What troubles me is imagining the state of the Indian IT industry say 10 years from now. Will it still be in the Bullish phase? What state would we be in were some new destinations to crop up on the “Outsourcing Map”? What then would be our strategy for survival? Is it time that we started building some core competency rather than being content with being the world’s most sought after outsourcing destination??

Wednesday, November 09, 2005


Yesterday started off like every other day. I took my usual bus to work and was sitting by the window seat. It was a bright day and the air was cool, in fact the air coming through the window of the moving bus seemed a bit chilly. However, that was compensated by the warm rays of the sun that filtered through the window. I was listening to something on my walkman and idly gazing outside. People driving, a lone boat in the murky river, dwellers of the roadside slum getting on with their daily chores, some simply chatting and watching life zoom past; these scenes seemed like a familiar movie trailer.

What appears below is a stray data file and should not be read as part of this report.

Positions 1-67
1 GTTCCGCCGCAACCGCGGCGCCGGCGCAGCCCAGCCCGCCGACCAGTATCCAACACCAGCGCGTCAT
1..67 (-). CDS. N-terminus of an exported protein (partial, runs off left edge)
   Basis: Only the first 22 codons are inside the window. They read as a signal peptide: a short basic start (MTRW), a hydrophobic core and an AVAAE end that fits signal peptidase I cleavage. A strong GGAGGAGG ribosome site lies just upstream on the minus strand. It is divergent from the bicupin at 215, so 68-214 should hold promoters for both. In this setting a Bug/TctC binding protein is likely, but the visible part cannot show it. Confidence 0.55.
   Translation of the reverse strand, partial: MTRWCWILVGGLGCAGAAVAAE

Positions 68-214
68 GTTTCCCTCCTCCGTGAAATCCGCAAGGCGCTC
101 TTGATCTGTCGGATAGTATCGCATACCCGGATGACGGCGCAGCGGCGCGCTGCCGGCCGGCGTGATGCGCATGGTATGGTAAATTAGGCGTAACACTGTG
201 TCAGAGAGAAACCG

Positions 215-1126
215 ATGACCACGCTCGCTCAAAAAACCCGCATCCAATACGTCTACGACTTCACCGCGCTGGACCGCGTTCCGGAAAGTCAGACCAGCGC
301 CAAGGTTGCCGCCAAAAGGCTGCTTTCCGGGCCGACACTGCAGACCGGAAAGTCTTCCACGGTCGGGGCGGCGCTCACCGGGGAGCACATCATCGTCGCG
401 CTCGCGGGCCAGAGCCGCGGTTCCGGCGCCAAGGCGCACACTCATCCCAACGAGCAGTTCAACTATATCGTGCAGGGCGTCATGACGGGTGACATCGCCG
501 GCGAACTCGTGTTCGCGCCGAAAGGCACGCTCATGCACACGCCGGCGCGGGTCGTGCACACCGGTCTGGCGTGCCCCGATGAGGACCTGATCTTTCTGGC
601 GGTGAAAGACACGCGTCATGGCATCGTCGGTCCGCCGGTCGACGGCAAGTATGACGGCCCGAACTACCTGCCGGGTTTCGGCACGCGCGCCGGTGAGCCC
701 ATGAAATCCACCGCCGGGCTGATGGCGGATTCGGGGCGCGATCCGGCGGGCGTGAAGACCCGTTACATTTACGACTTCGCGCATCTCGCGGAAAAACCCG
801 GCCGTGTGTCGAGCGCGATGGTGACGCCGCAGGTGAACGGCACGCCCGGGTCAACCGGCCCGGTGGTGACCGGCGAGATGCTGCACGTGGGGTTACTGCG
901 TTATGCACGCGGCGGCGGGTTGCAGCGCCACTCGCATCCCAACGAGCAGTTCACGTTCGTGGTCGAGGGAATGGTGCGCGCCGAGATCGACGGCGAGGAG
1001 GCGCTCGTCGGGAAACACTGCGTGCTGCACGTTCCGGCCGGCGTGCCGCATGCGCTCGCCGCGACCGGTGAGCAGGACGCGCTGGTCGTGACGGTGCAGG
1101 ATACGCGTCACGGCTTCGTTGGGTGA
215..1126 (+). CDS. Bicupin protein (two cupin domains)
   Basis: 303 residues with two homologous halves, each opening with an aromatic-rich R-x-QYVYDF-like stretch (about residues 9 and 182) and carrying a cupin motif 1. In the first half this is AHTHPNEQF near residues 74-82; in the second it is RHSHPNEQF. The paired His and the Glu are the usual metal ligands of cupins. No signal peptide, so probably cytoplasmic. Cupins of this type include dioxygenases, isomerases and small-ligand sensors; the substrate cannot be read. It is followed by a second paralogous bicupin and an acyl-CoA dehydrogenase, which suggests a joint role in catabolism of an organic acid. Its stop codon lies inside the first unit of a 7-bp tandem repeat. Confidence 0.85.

My bus slowed and paused briefly at a small stop on the way and that is when I saw HER! Dark, short and plump with short cropped hair she was sitting on the bench at the bus stop staring blankly into space. Clad in a dirty looking saree and a full sleeved sweater, she appeared middle aged. Suddenly I happened to notice her hands and what I saw made me freeze. They were thin and shapely but appeared to have warts all over them. My gaze shifted to her face and that was no different. Her nose appeared flattened like a knocked off sand dune. I wanted to turn away and shut my eyes, but I could not and ended up staring. My bus moved and I sat there numbed by what I had seen, thoughts swarming in and out of my brain.

“Uff what an ugly face!! She should probably be wearing a burkha than showing it off!”

“Tch......what must have happened? Was that the manifestation of some disease or an unfortunate accident?”

“What kind of life must she be leading? Is she poor and homeless or able to support herself?”

“Does she have anybody who loves her, takes care of her or is she alone?”

“Is she dragging her days or has she come to terms with her deformity and the way the world sees it and treats her?”

“Wow!.....brave is she to continue to live! I would have probably killed myself…”

What started as disgust quickly turned to sympathy and ended up in admiration for the woman. May God bless her!


Just a thought….not very new or radical…but just something that we have to keep reminding ourselves…

Don’t be a ‘WHEN-er’ be a ‘NOW-er’

When will I go to college….